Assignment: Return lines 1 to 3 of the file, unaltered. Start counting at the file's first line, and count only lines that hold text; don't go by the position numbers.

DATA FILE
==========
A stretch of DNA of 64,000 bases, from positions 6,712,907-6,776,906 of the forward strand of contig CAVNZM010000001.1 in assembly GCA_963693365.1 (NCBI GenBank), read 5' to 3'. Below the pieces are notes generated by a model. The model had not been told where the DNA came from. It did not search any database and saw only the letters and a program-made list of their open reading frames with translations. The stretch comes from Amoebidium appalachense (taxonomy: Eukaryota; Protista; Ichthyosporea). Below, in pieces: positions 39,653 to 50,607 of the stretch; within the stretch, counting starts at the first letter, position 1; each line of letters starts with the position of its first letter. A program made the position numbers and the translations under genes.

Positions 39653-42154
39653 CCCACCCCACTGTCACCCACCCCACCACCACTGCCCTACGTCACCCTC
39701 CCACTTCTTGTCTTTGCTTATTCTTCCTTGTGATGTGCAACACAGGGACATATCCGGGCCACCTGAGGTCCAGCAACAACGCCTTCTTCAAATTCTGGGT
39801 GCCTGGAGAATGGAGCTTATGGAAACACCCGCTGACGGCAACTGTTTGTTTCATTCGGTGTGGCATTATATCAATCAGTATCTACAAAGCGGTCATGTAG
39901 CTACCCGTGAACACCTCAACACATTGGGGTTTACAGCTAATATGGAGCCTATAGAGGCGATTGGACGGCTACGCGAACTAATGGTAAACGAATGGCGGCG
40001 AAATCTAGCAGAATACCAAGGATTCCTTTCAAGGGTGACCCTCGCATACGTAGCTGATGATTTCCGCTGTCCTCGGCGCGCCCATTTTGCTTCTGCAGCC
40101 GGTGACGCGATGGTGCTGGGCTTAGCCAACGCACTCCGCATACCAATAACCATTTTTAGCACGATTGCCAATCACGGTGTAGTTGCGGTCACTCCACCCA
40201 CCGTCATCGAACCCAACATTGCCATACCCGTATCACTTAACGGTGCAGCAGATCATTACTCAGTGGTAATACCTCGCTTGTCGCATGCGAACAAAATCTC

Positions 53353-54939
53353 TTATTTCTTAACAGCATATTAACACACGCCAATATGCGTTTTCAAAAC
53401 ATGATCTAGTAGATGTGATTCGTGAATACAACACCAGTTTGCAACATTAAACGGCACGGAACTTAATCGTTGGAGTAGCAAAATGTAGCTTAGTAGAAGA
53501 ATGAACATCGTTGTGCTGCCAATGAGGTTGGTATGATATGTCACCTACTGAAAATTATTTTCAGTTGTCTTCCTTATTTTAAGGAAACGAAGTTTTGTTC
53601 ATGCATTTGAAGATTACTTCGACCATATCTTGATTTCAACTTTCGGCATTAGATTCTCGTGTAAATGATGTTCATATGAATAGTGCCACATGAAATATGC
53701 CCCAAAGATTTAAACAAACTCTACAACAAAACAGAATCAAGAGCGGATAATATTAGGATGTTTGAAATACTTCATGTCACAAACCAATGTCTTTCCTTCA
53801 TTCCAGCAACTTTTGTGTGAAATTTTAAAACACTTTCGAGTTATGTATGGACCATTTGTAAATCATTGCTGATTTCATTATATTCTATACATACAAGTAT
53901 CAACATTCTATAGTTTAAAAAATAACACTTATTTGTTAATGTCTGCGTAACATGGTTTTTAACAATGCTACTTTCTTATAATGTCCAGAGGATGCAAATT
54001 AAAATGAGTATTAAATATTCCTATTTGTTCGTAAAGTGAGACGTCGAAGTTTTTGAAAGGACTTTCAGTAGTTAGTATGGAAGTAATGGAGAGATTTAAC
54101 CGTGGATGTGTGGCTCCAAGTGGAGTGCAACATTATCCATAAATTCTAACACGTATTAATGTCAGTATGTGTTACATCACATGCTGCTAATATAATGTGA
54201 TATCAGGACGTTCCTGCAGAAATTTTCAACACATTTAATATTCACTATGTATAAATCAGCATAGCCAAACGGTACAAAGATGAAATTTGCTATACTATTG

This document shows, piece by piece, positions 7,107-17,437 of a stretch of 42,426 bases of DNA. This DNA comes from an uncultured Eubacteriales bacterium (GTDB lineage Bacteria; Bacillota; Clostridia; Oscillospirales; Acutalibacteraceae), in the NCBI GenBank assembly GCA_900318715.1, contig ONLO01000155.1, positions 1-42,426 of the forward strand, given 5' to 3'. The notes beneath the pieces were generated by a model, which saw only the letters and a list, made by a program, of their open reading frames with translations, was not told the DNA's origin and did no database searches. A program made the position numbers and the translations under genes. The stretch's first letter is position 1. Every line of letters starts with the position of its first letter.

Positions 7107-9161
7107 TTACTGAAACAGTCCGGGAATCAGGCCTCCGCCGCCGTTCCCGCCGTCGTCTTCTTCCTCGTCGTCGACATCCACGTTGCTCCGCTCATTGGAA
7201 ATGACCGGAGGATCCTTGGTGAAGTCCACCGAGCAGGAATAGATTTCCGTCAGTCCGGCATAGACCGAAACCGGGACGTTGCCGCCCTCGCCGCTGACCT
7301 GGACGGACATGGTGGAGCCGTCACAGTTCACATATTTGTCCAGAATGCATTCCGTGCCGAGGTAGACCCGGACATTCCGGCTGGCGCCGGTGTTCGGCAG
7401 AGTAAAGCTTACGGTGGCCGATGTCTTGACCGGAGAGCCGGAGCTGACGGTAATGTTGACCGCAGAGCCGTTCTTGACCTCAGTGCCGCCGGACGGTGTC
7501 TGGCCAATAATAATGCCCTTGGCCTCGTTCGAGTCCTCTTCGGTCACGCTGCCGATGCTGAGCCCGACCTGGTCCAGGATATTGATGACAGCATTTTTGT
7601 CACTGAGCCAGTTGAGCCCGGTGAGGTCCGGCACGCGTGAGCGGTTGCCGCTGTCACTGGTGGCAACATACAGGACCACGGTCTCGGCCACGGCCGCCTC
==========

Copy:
A stretch of DNA of 64,000 bases, from positions 6,712,907-6,776,906 of the forward strand of contig CAVNZM010000001.1 in assembly GCA_963693365.1 (NCBI GenBank), read 5' to 3'. Below the pieces are notes generated by a model. The model had not been told where the DNA came from. It did not search any database and saw only the letters and a program-made list of their open reading frames with translations. The stretch comes from Amoebidium appalachense (taxonomy: Eukaryota; Protista; Ichthyosporea). Below, in pieces: positions 39,653 to 50,607 of the stretch; within the stretch, counting starts at the first letter, position 1; each line of letters starts with the position of its first letter. A program made the position numbers and the translations under genes.

Positions 39653-42154
39653 CCCACCCCACTGTCACCCACCCCACCACCACTGCCCTACGTCACCCTC